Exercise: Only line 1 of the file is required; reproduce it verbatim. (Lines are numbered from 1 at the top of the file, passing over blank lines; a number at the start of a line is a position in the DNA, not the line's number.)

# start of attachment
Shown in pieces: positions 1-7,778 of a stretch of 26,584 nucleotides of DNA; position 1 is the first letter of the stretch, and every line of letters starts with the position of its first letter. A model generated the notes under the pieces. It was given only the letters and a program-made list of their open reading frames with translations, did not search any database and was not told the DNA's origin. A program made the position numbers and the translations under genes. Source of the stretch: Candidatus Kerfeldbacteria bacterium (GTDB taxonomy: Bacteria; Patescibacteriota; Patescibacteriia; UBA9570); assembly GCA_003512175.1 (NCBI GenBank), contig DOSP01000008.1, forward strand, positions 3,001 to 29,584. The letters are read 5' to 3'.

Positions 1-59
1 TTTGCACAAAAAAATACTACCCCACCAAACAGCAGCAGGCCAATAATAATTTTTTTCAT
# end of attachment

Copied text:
Shown in pieces: positions 1-7,778 of a stretch of 26,584 nucleotides of DNA; position 1 is the first letter of the stretch, and every line of letters starts with the position of its first letter. A model generated the notes under the pieces. It was given only the letters and a program-made list of their open reading frames with translations, did not search any database and was not told the DNA's origin. A program made the position numbers and the translations under genes. Source of the stretch: Candidatus Kerfeldbacteria bacterium (GTDB taxonomy: Bacteria; Patescibacteriota; Patescibacteriia; UBA9570); assembly GCA_003512175.1 (NCBI GenBank), contig DOSP01000008.1, forward strand, positions 3,001 to 29,584. The letters are read 5' to 3'.